After making a splash at various international film festivals, Malayalam filmmaker Mahesh Narayanan’s latest outing, Ariyippu (
Declaration, 2022), is currently streaming on Netflix. The film is an exploration of ethics and integrity and how they conflict with one another when personal stakes become higher.
Ariyippu is set in Noida at a time when the COVID-19 related rules and regulations have been relaxed but wearing a mask at the workplace is a requirement. Hareesh (Kunchacko Boban) and his wife, Reshmi (Divya Prabha), are a Malayali couple, who have left their home in Kerala to pursue a better future. They work in a rubber factory that specializes in making latex medical hand gloves. One day at work, Reshmi notices the presence of used gloves in a fresh lot and reports it to a senior female supervisor (Loveleen Mishra). Expectedly, this stirs a hornet’s nest. But in an unpleasant turn of events, a tempered video of Reshmi starts circulating amongst her colleagues in the factory thereby causing havoc in her life with Hareesh. As secrets and misunderstandings come to the surface, the couple’s relationship’s is severely put to the test…
Ariyippu begins with shots of a ‘skill’ video featuring Reshmi working at the factory. It is shot by Hareesh as a part of their procedure to acquire a visa. Right from the beginning of the film, Narayanan prepares us to enter into a world that ditches conventional plot structures for a deeper psychological journey. His way of examining the compunctious domain of his narrative is dynamic and subsequently, complex and multi-layered. Having the characters in the film to wear a mask for most of their screen time implies their camouflaged nature, which will eventually result in a succession of terrible, unintended consequences throughout the film. The wedding ring that Reshmi cannot remove at her workplace (as a part of the regulations of her factory) serves as a symbol of her relationship with Hareesh, where she does not have much say and is metaphorically struck with. Moreover, making the characters of the film to speak in their native language – people from Kerala converse in Malayalam and those from the North in Hindi – accentuates the authenticity within the film.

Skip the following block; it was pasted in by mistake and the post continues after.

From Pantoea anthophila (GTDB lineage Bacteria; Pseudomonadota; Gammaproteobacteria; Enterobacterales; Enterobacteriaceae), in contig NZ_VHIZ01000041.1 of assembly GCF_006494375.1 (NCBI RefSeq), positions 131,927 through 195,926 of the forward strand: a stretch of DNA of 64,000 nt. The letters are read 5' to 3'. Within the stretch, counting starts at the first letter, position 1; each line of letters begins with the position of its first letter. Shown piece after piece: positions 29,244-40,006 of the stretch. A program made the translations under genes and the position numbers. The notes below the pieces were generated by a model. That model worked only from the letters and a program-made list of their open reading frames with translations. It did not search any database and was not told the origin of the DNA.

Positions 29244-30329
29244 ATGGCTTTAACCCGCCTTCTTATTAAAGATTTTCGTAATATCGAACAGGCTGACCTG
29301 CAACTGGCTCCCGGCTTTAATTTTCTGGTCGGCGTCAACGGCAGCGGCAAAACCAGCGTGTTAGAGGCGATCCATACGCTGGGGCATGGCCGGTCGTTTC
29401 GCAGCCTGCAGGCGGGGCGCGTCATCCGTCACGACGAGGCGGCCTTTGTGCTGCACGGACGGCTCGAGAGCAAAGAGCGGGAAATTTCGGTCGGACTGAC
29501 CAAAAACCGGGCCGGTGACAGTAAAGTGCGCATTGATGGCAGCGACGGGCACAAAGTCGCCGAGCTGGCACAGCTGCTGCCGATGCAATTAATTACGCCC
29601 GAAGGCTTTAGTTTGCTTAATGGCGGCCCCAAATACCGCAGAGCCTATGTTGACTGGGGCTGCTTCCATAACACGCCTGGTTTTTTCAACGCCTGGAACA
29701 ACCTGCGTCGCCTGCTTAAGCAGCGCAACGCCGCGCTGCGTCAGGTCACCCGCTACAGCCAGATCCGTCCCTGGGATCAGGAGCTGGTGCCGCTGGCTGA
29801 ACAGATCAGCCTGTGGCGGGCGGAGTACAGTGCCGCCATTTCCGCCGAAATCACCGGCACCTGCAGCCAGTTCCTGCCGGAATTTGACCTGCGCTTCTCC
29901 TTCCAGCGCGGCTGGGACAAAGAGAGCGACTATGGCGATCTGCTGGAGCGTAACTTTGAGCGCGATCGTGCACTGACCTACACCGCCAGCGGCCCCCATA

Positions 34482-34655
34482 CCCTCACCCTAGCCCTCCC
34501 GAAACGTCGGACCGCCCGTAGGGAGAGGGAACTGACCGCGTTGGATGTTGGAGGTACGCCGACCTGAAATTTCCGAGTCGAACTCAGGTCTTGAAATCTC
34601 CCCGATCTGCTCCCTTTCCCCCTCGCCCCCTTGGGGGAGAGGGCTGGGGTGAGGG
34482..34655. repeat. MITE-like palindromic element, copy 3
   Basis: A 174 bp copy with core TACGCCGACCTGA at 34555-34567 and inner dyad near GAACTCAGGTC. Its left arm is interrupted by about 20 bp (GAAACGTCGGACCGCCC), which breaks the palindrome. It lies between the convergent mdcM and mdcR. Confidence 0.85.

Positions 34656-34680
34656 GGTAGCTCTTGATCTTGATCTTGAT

Narayanan highlights the misogyny faced by women in multiple ways by the men invading the sphere of the film. The key decisions in the factory as well as in the home are made by the man. When the female supervisor observes a faulty situation in the factory and reports it, Dinesh Singh (Faizal Malik), a senior official, reprimands her instead. When the seed of doubt is planted in Hareesh’s mind, he physically abuses Reshmi. In one of the film’s most horrific scenes, he forces himself upon Reshmi without caring about the presence of their female colleague sleeping with her kid nearby. The police officer (Sidharth Bhardwaj), while watching the clip, steals a lecherous glance at Reshmi who is present with her husband.
The film scores in terms of technical virtuosity. It is visible in the way ace cinematographer Sanu John Varughese’s gliding hand-held camera takes in the dishevelled rooms and invades the constrained space of the factory with a casualness. Varughese and Narayanan set up an enormously complex and involving set of relationships between the characters by continually framing and reframing them while displaying how the camera can also operate as a sentient and efficacious instrument. Narayan an and his co-editor, Rahul Radhakrishnan, draft the scenes in the film in such a pattern that none of them overstays their welcome. The downplaying of the various events in the film is foregrounded with a seamless flow that keeps us riveted throughout. With multiple layers of ambient sound and the incessant running of machines that cease to pause, Vishnu Govind creates an aural ambience that grips us with a sense of entrapment that enhances the mood and narration of the film. The production design by Jotish Shankar has diligent attention to minute detailing that gives a genuineness to the look and feel of the film while Sushin Shyam’s background score works perfectly in infusing the grimness in the mood of the film.
Coming to the performances, Kunchacko Boban brings an impressive force to his performance. As the shades of his characters get darker, he displays a compelling sagacity in keeping with the stark reserve of the society in which he exists. Divya Prabha brings a sensitivity in her portrayal of a woman trapped in the vortex of conflicts. Despite all of the restraints put on her character, her judicious choices give grace and depth to her role. Kannan Arunasalam as a friendly and negotiating senior employee, Suresh Sir, brings a fine balance to his character with impressive strength. Loveleen Mishra as an honest individual brings a courage to her character and maintains her uprightness in a workplace surrounded by dominating men while Danish Hussain as in his brief presence also does a commendable job as the owner of a factory with a calm and manipulative interior.
Ariyippu is easily one of the best and bravest films of the year. Don’t miss it.
Malayalam, Hindi, Drama, Color